All three of my kids could be described as spirited, high need, or intense. So am I, so they come by it honestly.
I have come to believe that my children are my mirrors. They show me, through the feelings I have in response to their action, the work I need to do within myself. Sometimes, this means pushing my buttons to show me where my buttons are, so that I can learn how to shift and work on them.
Case in point: Cole, now 14, was and is my non-sleeper. At 3, he would go to bed, and get up endlessly for hours to ask for a snack, a drink of water, another hug, nursing, had a question, had another question. For a long time, my internal process would sound something like, “What kind of mother would send her child to bed thirsty? Hungry? In need of nurturing? Squelching his curiosity?” So I would attempt to redirect, or distract, or comply, and comply, and comply. In the retrospective wisdom that only hindsight can provide, I see now how my inner waffling (“I don’t want to do this”/ “What mother wouldn’t do this?”) contributed strongly to his tantrums. He felt the energy of my struggle and resentment, and it was confusing and overwhelming to him, as well. I didn’t want to deal with the tantrums. I’d silently resent the hell out of the demands on my time and attention, and was tapped out from my unmet need for alone time and rest. No matter how much I tried to avoid it, most nights ended in meltdowns for both of us before anyone could get sleep. He developed the mistaken core belief of “My role is to get this negative/undue attention”. He acted almost as if his thoughts were, “This is a confusing thing when I push this button. What happens if I do it again? And again? And again?” He was exploring his part in the dynamic as much as I was mine.
At the heart of Attachment Parenting is the knowledge that children are happiest and healthiest when their needs are met. As helpless infants, needs and wants are one and the same. As children grow, a new need – one of learning to live under the same roof in health and harmony as part of a community unit – begins to emerge. When I gave myself space to sit with my own feelings of frustration, and was honest with myself about what my feelings were, and considered what I really needed, I realized that while I was responsible for meeting my child’s NEEDS, I was in no way obligated to gratify every WANT. As a parent, it was going to be my responsibility to teach my children that not every want had to be fulfilled immediately. It was my job to help them learn patience. It was my job to help them learn that they did not need to be in the spotlight, with me at wit’s end, to feel loved and accepted.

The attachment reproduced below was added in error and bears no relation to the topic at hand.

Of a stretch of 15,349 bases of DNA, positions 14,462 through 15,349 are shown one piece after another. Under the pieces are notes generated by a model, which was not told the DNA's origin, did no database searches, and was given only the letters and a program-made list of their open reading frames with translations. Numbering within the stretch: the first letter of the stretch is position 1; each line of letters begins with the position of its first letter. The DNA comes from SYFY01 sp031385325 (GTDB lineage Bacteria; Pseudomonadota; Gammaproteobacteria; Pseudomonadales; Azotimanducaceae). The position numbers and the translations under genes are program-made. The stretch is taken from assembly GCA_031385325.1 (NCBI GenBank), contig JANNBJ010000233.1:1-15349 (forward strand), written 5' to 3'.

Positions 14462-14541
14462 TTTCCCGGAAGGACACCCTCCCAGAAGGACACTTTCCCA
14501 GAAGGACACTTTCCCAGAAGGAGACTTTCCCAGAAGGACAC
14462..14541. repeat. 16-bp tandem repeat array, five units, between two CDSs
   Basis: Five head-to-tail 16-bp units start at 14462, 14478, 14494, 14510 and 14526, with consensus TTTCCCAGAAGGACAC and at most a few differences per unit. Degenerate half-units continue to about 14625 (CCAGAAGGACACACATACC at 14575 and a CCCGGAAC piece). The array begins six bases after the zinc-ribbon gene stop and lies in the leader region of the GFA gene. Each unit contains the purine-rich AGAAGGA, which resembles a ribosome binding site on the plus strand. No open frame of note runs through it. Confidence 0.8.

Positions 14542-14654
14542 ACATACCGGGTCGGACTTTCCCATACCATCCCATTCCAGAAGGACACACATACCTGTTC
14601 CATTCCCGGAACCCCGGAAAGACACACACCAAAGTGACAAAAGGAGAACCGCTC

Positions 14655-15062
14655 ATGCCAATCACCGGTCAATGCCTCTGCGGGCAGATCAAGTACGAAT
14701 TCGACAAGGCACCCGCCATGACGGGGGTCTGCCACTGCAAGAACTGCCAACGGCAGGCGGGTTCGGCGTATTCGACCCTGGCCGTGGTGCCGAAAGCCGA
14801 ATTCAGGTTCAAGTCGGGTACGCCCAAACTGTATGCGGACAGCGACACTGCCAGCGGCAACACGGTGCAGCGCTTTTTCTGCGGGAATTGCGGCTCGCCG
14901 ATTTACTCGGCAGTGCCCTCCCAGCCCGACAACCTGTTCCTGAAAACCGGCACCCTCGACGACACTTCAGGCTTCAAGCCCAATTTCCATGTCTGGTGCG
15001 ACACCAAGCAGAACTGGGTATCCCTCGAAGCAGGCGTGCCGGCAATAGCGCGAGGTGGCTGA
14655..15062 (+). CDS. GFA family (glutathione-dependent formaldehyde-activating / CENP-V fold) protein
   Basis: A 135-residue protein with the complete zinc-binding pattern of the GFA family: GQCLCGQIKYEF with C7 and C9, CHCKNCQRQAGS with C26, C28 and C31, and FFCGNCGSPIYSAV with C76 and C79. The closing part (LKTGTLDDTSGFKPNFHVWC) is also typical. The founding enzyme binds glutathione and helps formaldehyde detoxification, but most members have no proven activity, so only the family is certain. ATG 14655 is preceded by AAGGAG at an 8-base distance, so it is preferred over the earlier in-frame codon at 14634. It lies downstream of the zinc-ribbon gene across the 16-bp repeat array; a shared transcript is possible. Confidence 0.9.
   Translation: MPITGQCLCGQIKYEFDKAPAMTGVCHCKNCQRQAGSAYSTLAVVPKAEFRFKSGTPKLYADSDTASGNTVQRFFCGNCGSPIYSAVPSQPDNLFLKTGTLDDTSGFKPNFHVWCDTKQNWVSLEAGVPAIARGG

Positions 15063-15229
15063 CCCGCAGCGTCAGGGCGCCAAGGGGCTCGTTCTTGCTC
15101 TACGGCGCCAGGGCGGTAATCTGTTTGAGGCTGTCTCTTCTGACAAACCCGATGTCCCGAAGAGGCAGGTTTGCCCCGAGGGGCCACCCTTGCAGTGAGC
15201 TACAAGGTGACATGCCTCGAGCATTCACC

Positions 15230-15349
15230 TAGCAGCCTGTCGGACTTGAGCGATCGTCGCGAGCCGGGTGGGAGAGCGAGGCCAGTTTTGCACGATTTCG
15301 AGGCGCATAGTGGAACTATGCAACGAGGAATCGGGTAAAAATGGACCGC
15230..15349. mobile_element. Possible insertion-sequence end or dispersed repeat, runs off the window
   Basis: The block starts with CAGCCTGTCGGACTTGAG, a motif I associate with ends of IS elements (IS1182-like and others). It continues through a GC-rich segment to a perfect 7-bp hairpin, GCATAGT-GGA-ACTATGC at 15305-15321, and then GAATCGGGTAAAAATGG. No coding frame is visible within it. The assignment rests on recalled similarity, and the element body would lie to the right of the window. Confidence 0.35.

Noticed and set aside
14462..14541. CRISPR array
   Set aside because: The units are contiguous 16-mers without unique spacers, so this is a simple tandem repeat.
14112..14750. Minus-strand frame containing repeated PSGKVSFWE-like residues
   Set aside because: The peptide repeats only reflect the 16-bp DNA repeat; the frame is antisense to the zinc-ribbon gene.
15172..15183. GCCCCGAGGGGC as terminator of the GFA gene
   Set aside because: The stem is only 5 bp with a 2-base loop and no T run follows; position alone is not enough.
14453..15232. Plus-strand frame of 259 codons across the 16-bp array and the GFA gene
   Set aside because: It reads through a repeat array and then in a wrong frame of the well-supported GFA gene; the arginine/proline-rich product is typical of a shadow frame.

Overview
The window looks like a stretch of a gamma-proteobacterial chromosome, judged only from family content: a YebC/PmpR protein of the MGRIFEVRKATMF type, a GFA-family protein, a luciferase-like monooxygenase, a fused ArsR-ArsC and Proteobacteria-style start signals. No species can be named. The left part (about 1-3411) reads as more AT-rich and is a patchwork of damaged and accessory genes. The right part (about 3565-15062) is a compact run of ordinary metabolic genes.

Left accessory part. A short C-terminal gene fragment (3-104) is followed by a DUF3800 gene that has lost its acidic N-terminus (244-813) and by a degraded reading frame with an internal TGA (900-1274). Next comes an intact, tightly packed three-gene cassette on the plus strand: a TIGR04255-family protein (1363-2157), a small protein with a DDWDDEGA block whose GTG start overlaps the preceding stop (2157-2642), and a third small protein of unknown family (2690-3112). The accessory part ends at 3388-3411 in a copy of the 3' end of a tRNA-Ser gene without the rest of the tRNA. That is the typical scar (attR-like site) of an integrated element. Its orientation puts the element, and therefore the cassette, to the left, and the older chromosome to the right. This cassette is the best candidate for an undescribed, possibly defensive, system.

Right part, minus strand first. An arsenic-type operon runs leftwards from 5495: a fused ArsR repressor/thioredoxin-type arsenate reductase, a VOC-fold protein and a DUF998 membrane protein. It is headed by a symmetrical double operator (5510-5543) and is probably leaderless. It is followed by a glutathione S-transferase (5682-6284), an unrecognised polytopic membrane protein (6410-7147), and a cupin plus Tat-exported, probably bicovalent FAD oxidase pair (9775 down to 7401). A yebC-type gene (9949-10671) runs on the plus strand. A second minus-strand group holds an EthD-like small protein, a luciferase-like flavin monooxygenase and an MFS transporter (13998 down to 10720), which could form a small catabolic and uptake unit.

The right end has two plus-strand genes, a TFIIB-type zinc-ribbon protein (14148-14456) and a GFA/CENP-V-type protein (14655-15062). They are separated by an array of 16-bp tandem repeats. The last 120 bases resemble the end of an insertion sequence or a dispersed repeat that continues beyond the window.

I learned (eventually) that it was my work to discover and communicate where my own boundaries were. Otherwise, I would use myself up, wear myself out, give more than I had to give, and be burned out. It was part of the children’s work, as people learning how to function in the world, to be aware of and respect the boundaries of others. They might not like it, but really, they didn’t have to. There is NO RULE that says that children have to like an adult’s decisions. “It’s ok to not like things” is, in itself, another valuable life lesson. Learning to discern the difference between dislike that is A Big Deal vs. dislike that is little enough to let go is another valuable lesson that I could help my children learn, as is the ability express their dislike in a respectful way. I learned to let go of my own expectation that others (including my children) would like and accept my boundaries with no resistance. I learned that someone else’s approval of my boundary was not necessary. I became aware that I could be compassionate to their experience of not liking it, and stay abundantly clear on what I would do. Deciding what I would do, I realized, is the only power I have in any relationship, including my relationship with myself.